Rep. Paul Ryan (R-WI) and Sen. Ron Wyden (D-OR) will unveil a new Medicare premium support plan during an event at the Bipartisan Policy Center this morning that is a stark departure from the Budet Committee Chairman’s proposal to end the traditional Medicare program that most Republicans voted for.
Under the new bipartisan plan, beginning in 2022, seniors will receive a pre-determined premium support voucher to purchase benefits through an exchange of private plans or the existing fee-for-service program. The government subsidy would be determined by the “second-least expensive approved plan or fee-for-service Medicare, whichever is least expensive” and “rise or fall along with the actual cost of the policies — creating more protection for seniors and saving potentially far less in the budget.” Ryan’s budget grows the government’s contribution substantially slower than actual health care costs, shifting health care costs to beneficiaries. The plan maintains the Affordable Care Act’s cap on spending at Gross Domestic Product growth plus 1 percent and would also “add catastrophic coverage with a cap on out-of-pocket costs.”
The proposal is similar to the Rivlin/Domenici plan and it shares some of its problems. Connecting the premium support credits to the second lowest plan in any given geographic area would shift lest costs to seniors than determining the credits independent of the actual bids (via indexing), but in high cost Medicare areas, the second lowest plan will be cheaper than coverage available through traditional Medicare. Thus, seniors who chose to stay in the fee-for-service could still experience a cost-shift: they would be responsible for the difference between the amount of the premium credit and the actual cost of the policy (conversely, if a “senior chose a plan that cost less than the benchmark, he or she would be given a rebate for the difference”). Lower-income residents would receive additional assistance.
But the larger problem is that competition between traditional Medicare and private plans — which, the plan says “would foster innovation and quality, while ensuring that the program is financially stable” — could also allow private plans to cherry-pick the healthiest beneficiaries and leave sicker applicants to traditional Medicare. Although the Wyden/Ryan incorporates “risk- adjustment tools” and would require CMS to “conduct an annual risk review audit of all insurance plans,” these mechanisms are still “less than fully effective in adjusting payments downward based on how much healthier these enrollees are” and private plans participating in Medicare Advantage continue to, on average, enroll healthier beneficiaries.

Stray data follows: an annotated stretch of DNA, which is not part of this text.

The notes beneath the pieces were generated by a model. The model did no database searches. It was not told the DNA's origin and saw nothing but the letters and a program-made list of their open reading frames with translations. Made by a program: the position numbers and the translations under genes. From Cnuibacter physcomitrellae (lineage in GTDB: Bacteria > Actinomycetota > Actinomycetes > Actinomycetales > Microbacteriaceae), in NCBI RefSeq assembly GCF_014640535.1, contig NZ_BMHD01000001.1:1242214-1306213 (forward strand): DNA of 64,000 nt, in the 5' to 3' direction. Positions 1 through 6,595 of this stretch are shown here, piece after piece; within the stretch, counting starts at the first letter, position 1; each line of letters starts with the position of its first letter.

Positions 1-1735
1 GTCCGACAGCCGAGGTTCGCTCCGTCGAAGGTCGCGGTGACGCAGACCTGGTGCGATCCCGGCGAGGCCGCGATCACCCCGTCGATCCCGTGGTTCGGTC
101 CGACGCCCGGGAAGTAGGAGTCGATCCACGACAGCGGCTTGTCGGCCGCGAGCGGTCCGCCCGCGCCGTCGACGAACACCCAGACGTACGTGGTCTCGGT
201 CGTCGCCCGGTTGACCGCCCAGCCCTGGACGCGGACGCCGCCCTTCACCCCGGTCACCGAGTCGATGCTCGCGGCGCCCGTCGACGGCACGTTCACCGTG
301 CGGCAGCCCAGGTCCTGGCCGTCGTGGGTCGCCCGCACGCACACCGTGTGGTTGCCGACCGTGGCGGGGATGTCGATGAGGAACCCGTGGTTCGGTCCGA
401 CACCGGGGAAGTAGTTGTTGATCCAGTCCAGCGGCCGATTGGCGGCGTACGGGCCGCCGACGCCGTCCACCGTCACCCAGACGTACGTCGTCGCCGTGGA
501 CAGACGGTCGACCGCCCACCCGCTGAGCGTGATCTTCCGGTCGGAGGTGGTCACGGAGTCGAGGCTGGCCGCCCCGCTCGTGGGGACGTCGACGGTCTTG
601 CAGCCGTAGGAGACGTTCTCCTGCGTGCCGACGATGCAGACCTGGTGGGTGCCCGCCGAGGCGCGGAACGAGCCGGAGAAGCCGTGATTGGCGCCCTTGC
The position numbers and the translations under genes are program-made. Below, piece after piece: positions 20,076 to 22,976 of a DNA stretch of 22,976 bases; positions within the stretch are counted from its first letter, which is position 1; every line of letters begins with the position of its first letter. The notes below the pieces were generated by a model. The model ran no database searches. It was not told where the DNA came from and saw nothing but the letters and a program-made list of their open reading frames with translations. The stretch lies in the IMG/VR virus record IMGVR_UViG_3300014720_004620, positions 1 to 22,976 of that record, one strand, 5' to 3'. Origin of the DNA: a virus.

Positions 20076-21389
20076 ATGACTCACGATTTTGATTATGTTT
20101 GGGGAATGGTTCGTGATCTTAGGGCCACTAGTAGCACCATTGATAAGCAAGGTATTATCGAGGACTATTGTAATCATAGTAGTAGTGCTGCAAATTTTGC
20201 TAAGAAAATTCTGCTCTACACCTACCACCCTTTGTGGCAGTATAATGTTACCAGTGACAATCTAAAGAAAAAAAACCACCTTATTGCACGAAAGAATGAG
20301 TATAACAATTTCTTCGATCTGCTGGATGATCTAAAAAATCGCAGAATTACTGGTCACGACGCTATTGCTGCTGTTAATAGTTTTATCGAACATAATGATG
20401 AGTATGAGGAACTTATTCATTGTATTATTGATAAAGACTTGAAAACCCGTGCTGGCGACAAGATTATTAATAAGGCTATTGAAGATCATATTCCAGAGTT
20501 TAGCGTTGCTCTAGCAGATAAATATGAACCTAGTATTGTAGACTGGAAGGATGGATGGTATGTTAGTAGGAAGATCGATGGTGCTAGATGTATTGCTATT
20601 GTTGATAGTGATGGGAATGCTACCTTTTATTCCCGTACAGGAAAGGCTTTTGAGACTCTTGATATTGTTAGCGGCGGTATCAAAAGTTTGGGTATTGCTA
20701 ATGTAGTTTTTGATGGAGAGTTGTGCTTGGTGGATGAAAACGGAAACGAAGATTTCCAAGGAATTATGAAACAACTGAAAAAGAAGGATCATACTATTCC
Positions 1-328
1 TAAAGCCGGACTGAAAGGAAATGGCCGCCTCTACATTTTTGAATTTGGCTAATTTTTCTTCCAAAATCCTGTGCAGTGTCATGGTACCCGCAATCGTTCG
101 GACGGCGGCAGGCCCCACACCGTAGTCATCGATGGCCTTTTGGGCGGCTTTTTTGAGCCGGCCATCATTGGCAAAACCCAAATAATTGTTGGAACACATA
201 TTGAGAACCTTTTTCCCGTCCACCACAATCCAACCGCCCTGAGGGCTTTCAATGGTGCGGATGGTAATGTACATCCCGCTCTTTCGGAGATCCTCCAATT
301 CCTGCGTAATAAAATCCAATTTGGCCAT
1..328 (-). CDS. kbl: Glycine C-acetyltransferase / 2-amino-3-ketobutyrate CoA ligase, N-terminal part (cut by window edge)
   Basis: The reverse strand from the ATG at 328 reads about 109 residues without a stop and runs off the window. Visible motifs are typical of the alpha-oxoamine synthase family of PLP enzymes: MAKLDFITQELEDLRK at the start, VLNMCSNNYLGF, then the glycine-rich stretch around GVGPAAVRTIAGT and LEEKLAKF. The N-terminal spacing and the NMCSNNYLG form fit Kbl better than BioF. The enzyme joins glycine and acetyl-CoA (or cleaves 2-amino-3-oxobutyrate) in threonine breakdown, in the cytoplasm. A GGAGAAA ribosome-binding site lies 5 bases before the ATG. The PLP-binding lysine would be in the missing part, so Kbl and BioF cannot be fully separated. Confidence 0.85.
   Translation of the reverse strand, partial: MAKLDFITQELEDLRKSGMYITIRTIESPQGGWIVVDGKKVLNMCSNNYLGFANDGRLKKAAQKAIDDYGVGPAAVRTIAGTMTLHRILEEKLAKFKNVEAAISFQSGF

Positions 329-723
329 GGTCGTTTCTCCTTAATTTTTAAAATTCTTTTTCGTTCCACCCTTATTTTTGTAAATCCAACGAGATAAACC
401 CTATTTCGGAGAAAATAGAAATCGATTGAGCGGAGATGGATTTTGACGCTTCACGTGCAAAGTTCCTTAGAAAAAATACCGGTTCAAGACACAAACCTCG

This bipartisan proposal requires private insurers to “cover at least the actuarial equivalent of the benefit package provided by fee-for-service Medicare,” meaning that plans won’t have to offer standardized benefits and would be able to attract a healthier population (and thus select against sicker applicants) by ratcheting down services that sicker beneficiaries rely on (like chemotherapy) and building up coverage for healthier applicants (like preventive services). If healthier applicants leave the traditional Medicare program, costs will skyrocket, forcing even more seniors out of the government program. Seniors who are priced out of traditional FFS over time would enroll in private plance and receive care through more restricted provider networks relative to what they enjoyed under traditional Medicare (where nearly all hospitals, doctors, nursing homes participate). Wyden/Ryan says “regulations governing the Exchange would include…community rating (i.e., the inability to impose prohibitively disparate costs on seniors),” but does not specifically state that all seniors would be charged the same rate, regardless of age.
So here, in a nutshell, is the problem: In an interview with the Washington Post, “Ryan and Wyden acknowledged that their plan might not bring in more savings than under the current law.” Yet they’re willing to set the nation on an untested path of private competition that breaks up the large market clout of Medicare (which is now experimenting with more efficient ways to pay providers) and pushes seniors into less efficient private plans. It moves the health care system closer to the Ryan ideal in which future Congresses would be able to reduce federal costs by eating away at the premium credit seniors receive. Over time, Medicare will start bleeding beneficiaries, becoming an ever smaller program.